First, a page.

Daal/Lentils, Gujarati Cooking, Vegan
comments 35

Gujarati-Style Urad Daal


lasan urad 2

This recipe was requested by Max- A reader with an inspiring passion for Gujarati food.

Prepare yourselves to be psychologically transported to Gujarat with this hearty daal dish. Urad daal (also known as black gram) are used all over India, in a huge variety of dishes. They make hearty lunch or dinner stews in Northern and Western India, whereas they grace the breakfast tables of South Indian homes in their skinned-split form. These lentils are so versatile; they can be used whole, split or ground to make curries, soups, steamed savoury cakes (idlis) and even those notoriously delicious lentil pancakes (dosa).

The earthy, iron-richness of the whole lentils make a traditional and popular meal for peasant workers on Indian farms, and can be served with a variety of breads like naan, chapattis and rotla, and also plain basmati rice. Add plenty of butter or ghee at your will (and mine), although this will not be necessary to add creaminess to the dish. When cooked, urad daal bleed a thick, glutinous liquid which will make your finished dish rich, creamy and thoroughly delicious. Butter or ghee will give your urad daal a beautiful flavour which marries delightfully with the spiciness of the dish.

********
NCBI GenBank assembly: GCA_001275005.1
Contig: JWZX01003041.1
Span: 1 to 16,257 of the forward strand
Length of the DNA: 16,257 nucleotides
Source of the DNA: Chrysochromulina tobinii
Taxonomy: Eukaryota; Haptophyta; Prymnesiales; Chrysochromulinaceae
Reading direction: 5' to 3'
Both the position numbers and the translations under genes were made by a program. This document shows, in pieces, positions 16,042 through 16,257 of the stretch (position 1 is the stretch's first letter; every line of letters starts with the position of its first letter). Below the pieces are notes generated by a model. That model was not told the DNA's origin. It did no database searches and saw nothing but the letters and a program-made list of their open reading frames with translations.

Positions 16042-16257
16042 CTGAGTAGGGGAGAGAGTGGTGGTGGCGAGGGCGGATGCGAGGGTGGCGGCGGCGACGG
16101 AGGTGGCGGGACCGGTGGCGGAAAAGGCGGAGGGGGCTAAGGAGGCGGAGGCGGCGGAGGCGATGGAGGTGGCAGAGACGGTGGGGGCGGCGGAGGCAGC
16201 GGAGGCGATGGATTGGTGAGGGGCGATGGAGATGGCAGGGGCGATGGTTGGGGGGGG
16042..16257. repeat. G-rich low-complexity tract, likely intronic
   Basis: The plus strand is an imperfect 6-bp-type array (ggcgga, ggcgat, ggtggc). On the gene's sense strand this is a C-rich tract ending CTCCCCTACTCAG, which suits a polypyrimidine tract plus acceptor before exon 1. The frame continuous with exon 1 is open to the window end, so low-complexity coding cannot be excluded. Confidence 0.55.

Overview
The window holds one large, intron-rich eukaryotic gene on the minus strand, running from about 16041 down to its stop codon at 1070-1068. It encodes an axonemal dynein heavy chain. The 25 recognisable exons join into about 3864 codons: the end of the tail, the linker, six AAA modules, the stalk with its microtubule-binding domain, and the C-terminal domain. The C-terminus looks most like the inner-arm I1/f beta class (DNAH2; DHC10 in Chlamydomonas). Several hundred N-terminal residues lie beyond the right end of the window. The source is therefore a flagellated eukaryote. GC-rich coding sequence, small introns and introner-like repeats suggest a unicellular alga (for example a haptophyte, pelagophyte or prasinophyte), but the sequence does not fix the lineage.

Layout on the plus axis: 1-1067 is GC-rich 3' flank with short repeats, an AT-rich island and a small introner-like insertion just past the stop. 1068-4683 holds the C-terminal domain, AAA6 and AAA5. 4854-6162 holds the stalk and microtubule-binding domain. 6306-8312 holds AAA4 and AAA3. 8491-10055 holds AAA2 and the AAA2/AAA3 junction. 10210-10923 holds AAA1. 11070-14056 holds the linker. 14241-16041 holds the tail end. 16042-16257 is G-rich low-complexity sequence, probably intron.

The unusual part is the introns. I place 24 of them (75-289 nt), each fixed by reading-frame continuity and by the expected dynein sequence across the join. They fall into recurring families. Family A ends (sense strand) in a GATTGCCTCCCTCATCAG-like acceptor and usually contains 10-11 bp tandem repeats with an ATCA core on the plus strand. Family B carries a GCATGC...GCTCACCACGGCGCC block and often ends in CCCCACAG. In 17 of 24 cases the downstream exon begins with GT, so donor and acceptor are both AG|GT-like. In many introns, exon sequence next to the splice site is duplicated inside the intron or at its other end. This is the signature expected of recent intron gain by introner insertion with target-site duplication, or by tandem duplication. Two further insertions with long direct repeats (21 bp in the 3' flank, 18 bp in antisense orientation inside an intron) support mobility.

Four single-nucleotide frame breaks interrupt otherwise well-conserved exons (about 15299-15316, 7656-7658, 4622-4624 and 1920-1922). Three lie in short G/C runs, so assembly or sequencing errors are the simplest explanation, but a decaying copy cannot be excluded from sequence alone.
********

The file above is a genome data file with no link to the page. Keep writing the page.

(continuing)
Some Hindus believe that urad daal should be traditionally made into a stew like this on Saturday, for Saturday represents the day of the monkey god, Lord Hanuman. Lord Hanuman is worshipped each week on this day, and belief has it that he gathered his otherworldly strength from eating such lentils. Urad daal is packed with vitamins, protein and iron, so move over Popeye- Hanuman’s in town and he brings with him the strength of one thousand elephants, and karahi’s full of spicy urad daal!

lasan urad

Gujarati-Style Urad Daal
(Serves 4 people as a main dish or 6 as a starter or side)


1 ¼ cups whole urad daal, soaked in warm water for 2-4 hours